Thursday, March 28, 2013

Books and apps, apps and books – Part 1

Guest blogger - Janet Hutchinson

Janet has recently taken on learning about instructional technologies for the classroom.  Part of her time has been learning about iPads, their usefulness as a classroom tool and related apps.  We've gotten into a few discussions about some of the questions that arise when looking at some of these 'educational tools.'  Do these apps add anything to the reading experience?  Are they educational, entertaining, distracting or altogether off-putting? Do they replace the physical book?  What is lost without the physical book if anything? and so on.   

Below is Janet's first feature about one of these book apps.  If you've had experiences with some book apps please feel free to drop us a line in the comments box and let us know your thoughts.

One of the projects that I have been working on for the last little while is the development of a set of iPad books and apps that might be of value in a school classroom. This has been an interesting project (not the least because I get to play a little bit) because it brings up all sorts of questions around the use of iPads in the classroom. Today’s question is “When is a book better off as an app or digital book?”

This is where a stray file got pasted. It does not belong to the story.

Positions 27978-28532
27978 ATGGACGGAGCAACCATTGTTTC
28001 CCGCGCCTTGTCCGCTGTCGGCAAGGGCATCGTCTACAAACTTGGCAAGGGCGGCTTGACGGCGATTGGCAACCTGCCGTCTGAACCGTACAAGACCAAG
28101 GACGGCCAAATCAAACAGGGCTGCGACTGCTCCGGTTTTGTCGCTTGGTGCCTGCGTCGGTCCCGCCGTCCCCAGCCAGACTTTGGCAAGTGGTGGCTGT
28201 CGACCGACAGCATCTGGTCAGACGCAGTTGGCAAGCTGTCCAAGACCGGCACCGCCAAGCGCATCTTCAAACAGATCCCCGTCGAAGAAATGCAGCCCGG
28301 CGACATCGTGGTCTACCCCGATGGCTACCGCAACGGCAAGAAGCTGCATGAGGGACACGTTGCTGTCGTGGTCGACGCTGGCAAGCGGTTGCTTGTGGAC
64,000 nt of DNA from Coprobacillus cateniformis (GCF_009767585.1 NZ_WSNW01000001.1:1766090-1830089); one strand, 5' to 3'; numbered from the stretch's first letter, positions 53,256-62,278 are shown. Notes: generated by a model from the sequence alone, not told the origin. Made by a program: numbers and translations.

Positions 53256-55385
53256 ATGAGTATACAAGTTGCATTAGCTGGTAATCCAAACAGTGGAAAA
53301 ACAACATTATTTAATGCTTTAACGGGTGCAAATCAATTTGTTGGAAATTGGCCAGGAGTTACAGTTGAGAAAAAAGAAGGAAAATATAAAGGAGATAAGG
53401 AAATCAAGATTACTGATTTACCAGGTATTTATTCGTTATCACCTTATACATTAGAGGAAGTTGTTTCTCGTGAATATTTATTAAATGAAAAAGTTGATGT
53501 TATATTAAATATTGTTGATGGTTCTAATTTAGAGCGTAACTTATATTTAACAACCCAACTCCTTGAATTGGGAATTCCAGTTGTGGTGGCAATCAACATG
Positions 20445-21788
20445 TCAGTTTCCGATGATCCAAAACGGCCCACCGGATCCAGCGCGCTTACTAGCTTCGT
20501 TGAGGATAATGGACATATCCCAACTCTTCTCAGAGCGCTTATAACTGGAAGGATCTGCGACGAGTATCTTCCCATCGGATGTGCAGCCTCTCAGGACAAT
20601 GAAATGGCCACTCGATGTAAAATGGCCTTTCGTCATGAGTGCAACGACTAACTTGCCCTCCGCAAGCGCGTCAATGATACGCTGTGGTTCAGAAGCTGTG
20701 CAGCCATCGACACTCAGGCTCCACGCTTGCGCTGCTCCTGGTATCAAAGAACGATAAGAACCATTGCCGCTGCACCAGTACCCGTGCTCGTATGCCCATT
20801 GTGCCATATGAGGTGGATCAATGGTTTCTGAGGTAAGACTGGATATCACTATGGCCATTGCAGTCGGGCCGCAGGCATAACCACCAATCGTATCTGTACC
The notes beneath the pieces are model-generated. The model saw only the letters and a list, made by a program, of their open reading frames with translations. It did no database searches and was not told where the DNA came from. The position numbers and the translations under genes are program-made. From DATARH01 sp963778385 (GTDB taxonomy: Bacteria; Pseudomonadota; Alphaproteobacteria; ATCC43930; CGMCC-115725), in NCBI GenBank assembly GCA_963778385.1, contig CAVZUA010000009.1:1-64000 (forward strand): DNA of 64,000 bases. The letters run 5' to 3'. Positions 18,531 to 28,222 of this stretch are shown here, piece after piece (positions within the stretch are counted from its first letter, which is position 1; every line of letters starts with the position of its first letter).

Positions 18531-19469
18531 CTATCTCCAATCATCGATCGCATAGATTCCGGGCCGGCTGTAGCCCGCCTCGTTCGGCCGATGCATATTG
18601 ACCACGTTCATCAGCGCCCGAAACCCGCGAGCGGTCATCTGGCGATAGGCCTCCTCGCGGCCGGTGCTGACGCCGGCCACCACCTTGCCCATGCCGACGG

This question seems to come to everyone interested in books and where books are going. There is a school of thought that digitally created and enhanced books will eventually be the choice of people who read – those people who choose to continue reading paper books will be seen to be people who are firmly stuck in old ways of thinking.

In consultation with Tammy, I have taken the opportunity to purchase several book apps that we also have as hard-cover books here in the Doucette. We initially wanted to explore them first of all as support for the physical books – but secondly, as stand-alone opportunities to read. For me, I wanted to discover what the app might offer that enhances the reading experience for the reader, be they a small child or a young adult.

The first app that I purchased is the picture book Memoirs of a goldfish by Devin Scillian. This is the story of a goldfish and life in his fish-bowl  The book starts with the fish swimming in his bowl, all alone. It proceeds through to the point where there is the fish, a toy, plants, a snail, a crab (I assume a plastic one) a sunken pirate ship and on and on. He has a little meltdown and is moved to a small bowl all alone. But he discovers that, as crowded and busy as it was, he misses everyone – and when he is moved back to a larger tank with all his new friends, he realizes they are all part of a family. And then he meets a girl goldfish. And they lived happily ever after. (Sarcasm unintended – it really is a cute story.)